A guide to charging your electric vehicle

Last updated on 5 December, 2023
Electric vehicles (EVs) are continuing to grow in popularity among Australian drivers, with some well-known vehicle manufacturers even announcing they will be going all-in on battery electric vehicles (BEVs) in the coming years. In their Electric Vehicle Outlook 2022 report, Bloomberg NEF also predicts that by 2050, EVs will account for 88% of passenger vehicle sales – all with no further incentives to make the switch to electric.

With EVs providing a popular alternative to petrol and diesel cars, the role of battery technology and charging capacity is becoming increasingly important.

In this article, we discuss what you need to know about EV charging and battery technology.

One of the most significant considerations for potential EV owners is of course charging time.
This depends on the type of charger used, the size of your EV’s battery, and the maximum charge rate that the vehicle can accept. A standard electric car (70kWh battery) would, on average, require around 10 hours to become fully charged from empty using a 7kWh charging point.
There are fast charging options, known as DC fast charging, that can charge an EV battery to about 80% of its capacity within 30 minutes.

To prolong the lifespan of your EV battery, it’s often recommended to charge it to 80% and avoid letting it fall below 20% charge. Unless you drive long distances every day, one charge should last you a few days of general driving time.

Always check the specifications with your EV manufacturer.

This will depend on the electricity rates, the battery size of your electric vehicle and the charging speed.

In Australia, charging an EV at your home can cost between $0.15 and $0.30 per kWh, offering a cheaper alternative to the running costs for traditional petrol-powered vehicles. Plus, if you have solar panels, this can reduce the cost of EV charging even more.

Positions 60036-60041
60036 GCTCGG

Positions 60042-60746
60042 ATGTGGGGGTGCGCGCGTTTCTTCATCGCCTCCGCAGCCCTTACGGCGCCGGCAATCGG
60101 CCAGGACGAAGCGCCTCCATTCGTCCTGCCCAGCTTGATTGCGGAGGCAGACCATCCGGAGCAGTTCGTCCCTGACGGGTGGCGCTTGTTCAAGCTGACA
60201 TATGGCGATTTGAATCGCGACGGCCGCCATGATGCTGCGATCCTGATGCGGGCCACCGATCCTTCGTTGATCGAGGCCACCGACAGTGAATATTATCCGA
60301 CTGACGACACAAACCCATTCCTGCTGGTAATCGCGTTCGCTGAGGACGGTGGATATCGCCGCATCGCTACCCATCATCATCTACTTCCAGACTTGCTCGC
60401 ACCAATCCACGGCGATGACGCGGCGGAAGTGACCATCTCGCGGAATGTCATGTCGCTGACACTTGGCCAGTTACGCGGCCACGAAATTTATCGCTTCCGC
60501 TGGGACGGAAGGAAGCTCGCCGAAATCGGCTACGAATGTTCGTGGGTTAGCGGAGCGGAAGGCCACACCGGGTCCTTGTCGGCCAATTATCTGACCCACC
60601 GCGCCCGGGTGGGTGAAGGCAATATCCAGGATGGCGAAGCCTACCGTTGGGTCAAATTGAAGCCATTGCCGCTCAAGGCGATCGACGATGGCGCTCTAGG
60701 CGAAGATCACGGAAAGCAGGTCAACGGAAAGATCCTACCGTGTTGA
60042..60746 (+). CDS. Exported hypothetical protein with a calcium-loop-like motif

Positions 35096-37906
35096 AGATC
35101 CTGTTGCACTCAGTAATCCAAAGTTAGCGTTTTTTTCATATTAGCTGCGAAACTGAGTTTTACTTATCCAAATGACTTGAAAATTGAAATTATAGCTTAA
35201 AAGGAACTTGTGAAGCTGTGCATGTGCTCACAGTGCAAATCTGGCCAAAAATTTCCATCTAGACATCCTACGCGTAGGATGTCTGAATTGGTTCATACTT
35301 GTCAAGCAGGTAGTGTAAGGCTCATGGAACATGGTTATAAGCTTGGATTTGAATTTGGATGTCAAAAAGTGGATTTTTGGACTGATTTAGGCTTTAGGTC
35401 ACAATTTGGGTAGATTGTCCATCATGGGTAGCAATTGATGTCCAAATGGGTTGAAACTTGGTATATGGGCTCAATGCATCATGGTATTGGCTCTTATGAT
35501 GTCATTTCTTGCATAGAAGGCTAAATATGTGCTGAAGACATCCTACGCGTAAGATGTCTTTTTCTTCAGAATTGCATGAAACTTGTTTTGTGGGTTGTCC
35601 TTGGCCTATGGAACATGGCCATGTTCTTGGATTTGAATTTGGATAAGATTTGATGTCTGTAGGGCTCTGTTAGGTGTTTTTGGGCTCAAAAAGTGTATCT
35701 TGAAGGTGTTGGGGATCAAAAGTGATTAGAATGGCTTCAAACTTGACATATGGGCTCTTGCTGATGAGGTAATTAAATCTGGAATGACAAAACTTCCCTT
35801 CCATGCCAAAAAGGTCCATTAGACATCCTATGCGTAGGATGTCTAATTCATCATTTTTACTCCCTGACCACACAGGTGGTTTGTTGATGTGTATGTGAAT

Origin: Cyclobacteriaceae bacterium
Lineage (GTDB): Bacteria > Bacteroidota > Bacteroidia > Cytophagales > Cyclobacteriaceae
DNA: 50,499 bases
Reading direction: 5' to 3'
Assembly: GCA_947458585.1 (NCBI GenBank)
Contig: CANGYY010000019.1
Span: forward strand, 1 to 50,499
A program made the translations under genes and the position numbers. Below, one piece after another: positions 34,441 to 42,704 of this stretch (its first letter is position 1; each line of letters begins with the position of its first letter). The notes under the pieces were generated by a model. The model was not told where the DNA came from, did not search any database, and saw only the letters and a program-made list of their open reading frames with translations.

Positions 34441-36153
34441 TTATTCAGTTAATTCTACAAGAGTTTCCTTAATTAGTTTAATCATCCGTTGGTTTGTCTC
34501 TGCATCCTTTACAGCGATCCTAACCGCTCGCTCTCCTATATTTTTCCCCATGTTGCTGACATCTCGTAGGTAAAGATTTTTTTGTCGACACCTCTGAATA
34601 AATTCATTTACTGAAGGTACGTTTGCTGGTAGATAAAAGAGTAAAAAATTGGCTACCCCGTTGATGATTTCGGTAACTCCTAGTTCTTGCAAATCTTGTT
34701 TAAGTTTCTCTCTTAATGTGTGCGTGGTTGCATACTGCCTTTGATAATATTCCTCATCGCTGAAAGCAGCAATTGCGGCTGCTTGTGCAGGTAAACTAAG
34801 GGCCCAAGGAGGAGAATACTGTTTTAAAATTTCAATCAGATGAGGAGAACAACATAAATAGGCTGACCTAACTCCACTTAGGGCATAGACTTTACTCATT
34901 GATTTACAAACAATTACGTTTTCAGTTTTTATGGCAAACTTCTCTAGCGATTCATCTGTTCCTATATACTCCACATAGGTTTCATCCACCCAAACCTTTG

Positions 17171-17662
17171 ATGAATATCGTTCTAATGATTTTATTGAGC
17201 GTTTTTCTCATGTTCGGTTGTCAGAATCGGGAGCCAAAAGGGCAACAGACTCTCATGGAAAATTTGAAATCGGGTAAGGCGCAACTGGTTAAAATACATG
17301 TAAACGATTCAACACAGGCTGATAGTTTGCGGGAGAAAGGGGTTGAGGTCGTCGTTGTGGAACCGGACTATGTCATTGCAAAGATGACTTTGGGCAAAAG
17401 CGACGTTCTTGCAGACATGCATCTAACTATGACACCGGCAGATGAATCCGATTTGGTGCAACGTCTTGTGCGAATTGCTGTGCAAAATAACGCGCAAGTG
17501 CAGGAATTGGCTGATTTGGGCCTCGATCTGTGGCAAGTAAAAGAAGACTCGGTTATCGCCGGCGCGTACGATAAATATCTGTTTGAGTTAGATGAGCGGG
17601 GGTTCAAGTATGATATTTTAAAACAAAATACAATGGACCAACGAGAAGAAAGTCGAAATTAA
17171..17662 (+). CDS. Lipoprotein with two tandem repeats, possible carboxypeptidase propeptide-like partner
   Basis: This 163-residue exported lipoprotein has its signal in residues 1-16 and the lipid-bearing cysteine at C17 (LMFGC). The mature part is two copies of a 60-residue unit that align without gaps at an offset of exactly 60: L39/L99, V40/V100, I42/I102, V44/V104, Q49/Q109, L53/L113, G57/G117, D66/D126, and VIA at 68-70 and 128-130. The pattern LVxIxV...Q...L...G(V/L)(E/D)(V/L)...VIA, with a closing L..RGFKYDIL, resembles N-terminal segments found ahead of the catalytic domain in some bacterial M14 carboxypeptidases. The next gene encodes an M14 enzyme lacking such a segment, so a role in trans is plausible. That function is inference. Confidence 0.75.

A faster alternative, DC fast charging provides the quickest charging times for electric vehicles, and costs approximately $0.40 to $0.70 per kWh.

Lithium-ion batteries, which are used in many common electronics, such as smartphones and laptops, remain the most common type of EV battery and provide solid driving range.

The range of an EV depends on a few factors, including the size of the battery your vehicle uses, and the driving conditions.

The Electric Vehicle Council myth busters show that:

  • In Australia, current EVs have an average minimum battery range between 130km and 160km.
  • The average Australian driver travels 38 km per day, meaning that your EV could last you up to 4 days before needing to be recharged.
Many EV manufacturers guarantee their EV batteries for eight years or 160,000 km. There is also some evidence to suggest that EV batteries can last up to between 15 to 20 years within the car and, as technology continues to evolve lifespan will also extend.

If the worst case scenario happens and your EV runs out of charge mid-trip, much like a petrol vehicle it will need to be towed to the nearest charging outlet. It’s a good idea to make sure that you have suitable roadside assistance that covers you in this situation.

Given the range of EV batteries, the convenience of at-home charging, and the increasing availability of charging outlets around Australia, this is quickly becoming less of a risk factor for EV owners.

If you have solar panels in your home, you may be able to charge your EV using solar energy. Other renewable energy options, such as wind turbines and hydroelectric power, can all be used to generate electricity for EVs.

Weather conditions such as rain, snow and high temperatures shouldn’t impact EV battery charging, as charging stations are designed to operate in all weather conditions. However, it’s worth noting that more extreme weather conditions, specifically very high and very low temperatures, will have a negative impact on driving range, with colder climates having a much larger impact.

EVs are becoming increasingly popular as people seek to replace traditional petrol and diesel engines with a cleaner alternative. Charging an EV is easy and affordable, and the latest innovations in EV battery technology is increasing the efficiency and range of these vehicles.

When buying an EV, remember to research the type of battery, charging options and range before making your final decision.

This article has been prepared by Allianz Australia Insurance Limited ABN 15 000 122 850 AFSL234708 (“Allianz”). In some cases, information has been provided to us by third parties and while that information is believed to be accurate and reliable, its accuracy is not guaranteed in any way.

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